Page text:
Wednesday, August 15, 2007

A bird's eye view of the surface.

Here's what history tells us.

Rep. Steve Urquhart from St. George introduced the voucher plan in the State House in January, and it passed the House by one vote on Groundhog Day. A week later, the Senate approved it, 19 to 10, and Governor Jon Huntsman signed it into law on February 12. By state law, HB 148 would go into effect 60 days after the last day of the 2007 legislative session.

But within a week, Rep. Brad Last -- also of St. George -- offered a brand new bill to amend the first one, the one already signed into law but not yet in effect. Last's bill, HB 174, sails through both houses and is signed into law by Governor Huntsman on March 6.

A coalition of individuals and organizations opposed to vouchers began collecting signatures to put HB 148 on the ballot. By April 30, it collected more than enough signatures to force the ballot referendum, which meant implementation of HB 148 would be suspended until the voters could speak on November 6.

After two months of legal wrangling, the Utah Supreme Court ruled unanimously on June 8 that the first bill, HB 148/Referendum 1, would be considered the only valid, stand-alone voucher proposal, and that voters would decide on its fate (and the fate of its amendments in HB 174) on November 6.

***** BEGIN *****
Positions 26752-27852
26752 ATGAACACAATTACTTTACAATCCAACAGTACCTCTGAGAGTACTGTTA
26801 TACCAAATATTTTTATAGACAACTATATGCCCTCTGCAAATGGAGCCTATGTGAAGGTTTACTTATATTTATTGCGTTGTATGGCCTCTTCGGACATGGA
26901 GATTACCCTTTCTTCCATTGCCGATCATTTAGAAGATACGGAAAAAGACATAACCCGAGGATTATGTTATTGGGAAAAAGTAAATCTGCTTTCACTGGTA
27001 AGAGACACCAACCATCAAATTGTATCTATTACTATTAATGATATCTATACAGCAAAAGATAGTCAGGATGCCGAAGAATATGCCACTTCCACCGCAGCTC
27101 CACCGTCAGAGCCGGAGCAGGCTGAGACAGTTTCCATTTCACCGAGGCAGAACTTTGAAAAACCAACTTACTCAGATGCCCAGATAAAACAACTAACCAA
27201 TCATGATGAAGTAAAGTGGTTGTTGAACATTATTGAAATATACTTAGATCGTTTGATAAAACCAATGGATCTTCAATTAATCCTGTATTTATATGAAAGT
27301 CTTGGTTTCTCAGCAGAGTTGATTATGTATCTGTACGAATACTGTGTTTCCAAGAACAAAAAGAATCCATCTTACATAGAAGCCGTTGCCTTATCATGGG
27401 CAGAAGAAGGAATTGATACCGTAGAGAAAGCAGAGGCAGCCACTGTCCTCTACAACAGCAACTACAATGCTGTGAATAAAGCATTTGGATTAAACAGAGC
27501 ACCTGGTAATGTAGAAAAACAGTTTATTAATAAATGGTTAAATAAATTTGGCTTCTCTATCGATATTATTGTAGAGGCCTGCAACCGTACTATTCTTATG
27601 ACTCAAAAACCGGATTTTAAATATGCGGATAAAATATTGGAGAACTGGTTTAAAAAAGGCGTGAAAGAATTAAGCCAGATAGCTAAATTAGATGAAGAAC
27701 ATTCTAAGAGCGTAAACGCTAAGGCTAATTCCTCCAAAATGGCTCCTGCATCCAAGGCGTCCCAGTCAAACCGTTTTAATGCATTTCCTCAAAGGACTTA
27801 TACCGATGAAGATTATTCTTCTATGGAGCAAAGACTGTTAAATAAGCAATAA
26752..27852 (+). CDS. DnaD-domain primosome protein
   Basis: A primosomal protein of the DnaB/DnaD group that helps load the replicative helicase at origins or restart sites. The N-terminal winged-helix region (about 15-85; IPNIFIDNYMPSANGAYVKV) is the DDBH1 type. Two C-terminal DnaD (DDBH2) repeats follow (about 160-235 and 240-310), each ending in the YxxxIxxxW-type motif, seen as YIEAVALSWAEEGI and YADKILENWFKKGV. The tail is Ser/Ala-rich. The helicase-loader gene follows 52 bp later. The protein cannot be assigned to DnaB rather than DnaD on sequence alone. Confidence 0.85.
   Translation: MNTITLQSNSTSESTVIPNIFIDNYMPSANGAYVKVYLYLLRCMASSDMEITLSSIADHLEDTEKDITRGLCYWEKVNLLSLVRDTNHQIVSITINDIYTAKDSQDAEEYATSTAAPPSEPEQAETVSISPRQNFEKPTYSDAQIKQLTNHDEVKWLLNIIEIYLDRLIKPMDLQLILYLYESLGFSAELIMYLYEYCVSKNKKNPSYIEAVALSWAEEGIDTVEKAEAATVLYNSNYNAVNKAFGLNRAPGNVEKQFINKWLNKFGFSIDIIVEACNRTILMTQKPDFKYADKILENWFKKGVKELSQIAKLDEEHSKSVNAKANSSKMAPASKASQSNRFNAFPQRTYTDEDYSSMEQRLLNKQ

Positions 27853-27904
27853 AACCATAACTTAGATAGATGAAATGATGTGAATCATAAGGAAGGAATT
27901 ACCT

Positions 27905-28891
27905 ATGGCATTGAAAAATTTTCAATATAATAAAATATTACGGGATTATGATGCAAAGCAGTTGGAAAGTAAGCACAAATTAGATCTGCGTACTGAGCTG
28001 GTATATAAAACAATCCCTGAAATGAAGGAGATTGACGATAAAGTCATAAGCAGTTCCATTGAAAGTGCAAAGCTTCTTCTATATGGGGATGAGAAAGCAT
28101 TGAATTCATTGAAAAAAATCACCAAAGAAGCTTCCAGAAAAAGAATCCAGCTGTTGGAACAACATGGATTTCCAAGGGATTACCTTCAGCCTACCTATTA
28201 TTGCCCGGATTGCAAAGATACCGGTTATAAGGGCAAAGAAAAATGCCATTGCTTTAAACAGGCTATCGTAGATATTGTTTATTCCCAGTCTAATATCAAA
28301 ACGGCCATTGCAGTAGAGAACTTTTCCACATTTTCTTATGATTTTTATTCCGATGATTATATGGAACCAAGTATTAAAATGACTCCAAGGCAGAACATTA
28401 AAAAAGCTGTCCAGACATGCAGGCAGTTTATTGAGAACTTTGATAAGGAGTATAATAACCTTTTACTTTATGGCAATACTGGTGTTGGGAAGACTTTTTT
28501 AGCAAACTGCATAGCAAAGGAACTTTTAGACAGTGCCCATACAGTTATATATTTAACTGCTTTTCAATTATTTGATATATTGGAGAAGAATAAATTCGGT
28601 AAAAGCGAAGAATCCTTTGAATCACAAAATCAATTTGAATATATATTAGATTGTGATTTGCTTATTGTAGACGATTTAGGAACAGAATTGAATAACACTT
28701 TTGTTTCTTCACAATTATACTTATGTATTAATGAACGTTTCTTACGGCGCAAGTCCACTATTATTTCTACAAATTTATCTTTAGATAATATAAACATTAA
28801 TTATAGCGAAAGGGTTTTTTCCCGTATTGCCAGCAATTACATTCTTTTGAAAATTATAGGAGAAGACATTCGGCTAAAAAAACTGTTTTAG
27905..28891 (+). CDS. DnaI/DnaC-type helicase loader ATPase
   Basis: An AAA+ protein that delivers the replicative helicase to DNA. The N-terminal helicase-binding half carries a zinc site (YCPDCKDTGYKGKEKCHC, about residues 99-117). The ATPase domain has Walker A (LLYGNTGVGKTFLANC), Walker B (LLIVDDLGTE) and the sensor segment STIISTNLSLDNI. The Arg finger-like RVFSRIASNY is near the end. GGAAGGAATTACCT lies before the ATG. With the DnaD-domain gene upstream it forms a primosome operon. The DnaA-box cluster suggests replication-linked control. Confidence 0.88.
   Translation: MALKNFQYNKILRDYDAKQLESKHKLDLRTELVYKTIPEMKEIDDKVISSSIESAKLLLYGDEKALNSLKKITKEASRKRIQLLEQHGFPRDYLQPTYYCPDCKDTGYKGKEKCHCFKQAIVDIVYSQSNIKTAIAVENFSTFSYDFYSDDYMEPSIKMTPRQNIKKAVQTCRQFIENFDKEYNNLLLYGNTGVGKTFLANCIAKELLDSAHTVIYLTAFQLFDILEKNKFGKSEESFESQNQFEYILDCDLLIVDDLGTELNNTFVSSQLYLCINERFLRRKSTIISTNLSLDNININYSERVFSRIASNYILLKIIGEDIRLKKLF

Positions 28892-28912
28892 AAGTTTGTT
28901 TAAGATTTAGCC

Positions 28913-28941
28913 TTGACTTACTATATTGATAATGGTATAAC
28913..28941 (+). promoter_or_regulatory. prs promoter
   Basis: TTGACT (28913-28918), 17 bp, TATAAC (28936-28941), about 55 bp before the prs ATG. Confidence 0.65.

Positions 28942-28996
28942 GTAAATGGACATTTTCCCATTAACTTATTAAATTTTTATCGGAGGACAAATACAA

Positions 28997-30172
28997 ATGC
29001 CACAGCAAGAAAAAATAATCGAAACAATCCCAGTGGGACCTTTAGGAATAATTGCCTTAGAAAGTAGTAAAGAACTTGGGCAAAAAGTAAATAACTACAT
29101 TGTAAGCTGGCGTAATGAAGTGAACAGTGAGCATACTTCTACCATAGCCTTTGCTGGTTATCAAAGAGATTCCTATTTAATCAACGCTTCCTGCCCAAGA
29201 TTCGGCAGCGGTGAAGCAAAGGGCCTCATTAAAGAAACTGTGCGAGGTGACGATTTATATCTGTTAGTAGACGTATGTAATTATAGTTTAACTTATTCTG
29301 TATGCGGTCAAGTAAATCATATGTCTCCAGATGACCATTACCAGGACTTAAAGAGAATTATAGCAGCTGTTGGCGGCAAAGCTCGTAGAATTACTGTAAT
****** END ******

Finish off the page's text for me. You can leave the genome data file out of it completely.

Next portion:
So we find ourselves examining Referendum 1, which asks whether Utahns are for or against implementing the first statewide voucher system in America.

To make an informed decision, we have to ask some fundamental questions about the proposal.

What will the voucher plan do to Utah? How much will it cost taxpayers, and where will funding come from? Who will benefit from it, and who stands to lose?

What is the goal of the voucher plan? How will vouchers improve the quality of public education in Utah?

Why has no other state adopted a statewide voucher system? How have local voucher plans -- and voucher schools -- worked elsewhere?

Aside from the lawmakers who introduced the bill and voted for its enactment, who is pushing the voucher plan on Utah? And why Utah?